Saturday, June 5, 2010
Suitcases were crammed sideways into the back of the wagon to accommodate a child in the pint-sized optional third row. We were headed to the airport with plenty of wiggle room for traffic and a donut stop. I double checked the itinerary and panicked when the departure time was a half hour earlier than I had remembered. I sped to the airport imagining missing my flight and having to unpack the dirty clothes now soggy from commingling with wet swimsuits and sandy shoes. Lines were long. I scooted the duffle along the ground, fighting with the roller bags as I zigged and zagged my way towards the friendly agents. A quick kiss for grandma and grandpa and the three kids and I were up the escalator towards the single-parent circus show that is security with preschoolers and a runaway toddler.
We huffed and puffed our way to the gate where people were queued and waiting. The man ahead of me handed the gate agent his ticket, which beeped in protest under the barcode scanner. “Sir, do you have a different ticket? This one is for Sacramento.” He mumbled. She repeated herself and I studied the back of his head for clues about his age, situation and cognitive capacity. It was finally decided that Sacramento was his destination and she pointed him towards the baggage claim with questions about whether or not he was meeting anyone who could help him.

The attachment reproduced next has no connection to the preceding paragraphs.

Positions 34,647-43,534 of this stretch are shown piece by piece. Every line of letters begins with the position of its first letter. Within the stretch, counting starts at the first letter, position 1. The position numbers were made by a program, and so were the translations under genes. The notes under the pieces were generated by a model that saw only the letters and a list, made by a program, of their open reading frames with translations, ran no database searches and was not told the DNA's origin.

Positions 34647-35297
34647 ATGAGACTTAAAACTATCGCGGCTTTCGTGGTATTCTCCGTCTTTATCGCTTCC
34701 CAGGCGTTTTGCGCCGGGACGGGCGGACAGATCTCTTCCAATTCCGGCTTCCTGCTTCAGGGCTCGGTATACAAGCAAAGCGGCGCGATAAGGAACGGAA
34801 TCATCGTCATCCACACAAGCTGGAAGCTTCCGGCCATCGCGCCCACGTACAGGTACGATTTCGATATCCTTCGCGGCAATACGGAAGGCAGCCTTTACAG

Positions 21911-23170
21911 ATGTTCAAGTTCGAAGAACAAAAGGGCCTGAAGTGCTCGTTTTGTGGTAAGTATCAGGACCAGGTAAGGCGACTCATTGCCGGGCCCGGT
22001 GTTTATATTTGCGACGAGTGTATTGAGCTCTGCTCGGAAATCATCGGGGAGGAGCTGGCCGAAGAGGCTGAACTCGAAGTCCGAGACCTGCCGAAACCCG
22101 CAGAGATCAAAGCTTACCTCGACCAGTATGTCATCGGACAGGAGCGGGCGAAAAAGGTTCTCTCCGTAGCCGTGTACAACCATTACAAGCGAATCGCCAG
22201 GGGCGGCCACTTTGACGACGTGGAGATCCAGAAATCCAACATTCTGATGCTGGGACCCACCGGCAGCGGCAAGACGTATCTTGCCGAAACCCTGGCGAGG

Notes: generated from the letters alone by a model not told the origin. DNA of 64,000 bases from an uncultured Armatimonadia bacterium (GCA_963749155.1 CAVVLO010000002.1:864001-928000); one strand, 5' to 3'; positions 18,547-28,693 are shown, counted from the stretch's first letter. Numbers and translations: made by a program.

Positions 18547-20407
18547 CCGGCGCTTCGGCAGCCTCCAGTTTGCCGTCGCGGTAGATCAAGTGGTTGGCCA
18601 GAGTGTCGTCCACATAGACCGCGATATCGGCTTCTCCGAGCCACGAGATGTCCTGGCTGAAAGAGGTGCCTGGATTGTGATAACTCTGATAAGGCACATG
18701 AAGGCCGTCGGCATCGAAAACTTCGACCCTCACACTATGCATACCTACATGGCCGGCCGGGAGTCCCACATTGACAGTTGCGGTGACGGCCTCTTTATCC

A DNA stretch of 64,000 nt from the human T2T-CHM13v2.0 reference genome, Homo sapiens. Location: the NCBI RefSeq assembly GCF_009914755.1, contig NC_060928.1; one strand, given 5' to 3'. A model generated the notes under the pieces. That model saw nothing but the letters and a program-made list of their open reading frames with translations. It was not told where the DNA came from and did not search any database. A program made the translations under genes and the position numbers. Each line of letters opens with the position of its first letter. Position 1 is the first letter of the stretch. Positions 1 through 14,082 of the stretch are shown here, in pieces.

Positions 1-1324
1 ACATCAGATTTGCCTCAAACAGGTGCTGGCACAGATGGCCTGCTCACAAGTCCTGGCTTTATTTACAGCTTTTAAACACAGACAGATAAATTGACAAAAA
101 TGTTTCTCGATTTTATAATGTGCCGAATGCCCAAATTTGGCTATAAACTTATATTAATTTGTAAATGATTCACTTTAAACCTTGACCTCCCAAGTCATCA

I smiled sympathetically, with only traces of condescension at the corners. He turned and stepped out of line and I handed the agent my wad of tickets. She ran my ticket under the scanner and then I heard the beep of rejection. There must be some mistake, I thought. Clearly I know where I am going. “Ma’am, this flight is to Seattle.” I smiled and nodded my head, pleased to be getting closer to home. “Ma’am, you are not on this flight. Your flight is at the next gate.” I blinked. Frowned. She handed back the wad of tickets. My little ducklings fell in line. I looked for the first time at my ticket and its corresponding gate, extracted myself from the line and commenced with the walk of shame. I kept my eyes down to avoid the pursed lips and shaking heads of those traveling without children. Like my husband says, people with small children do not go on vacation. They take trips.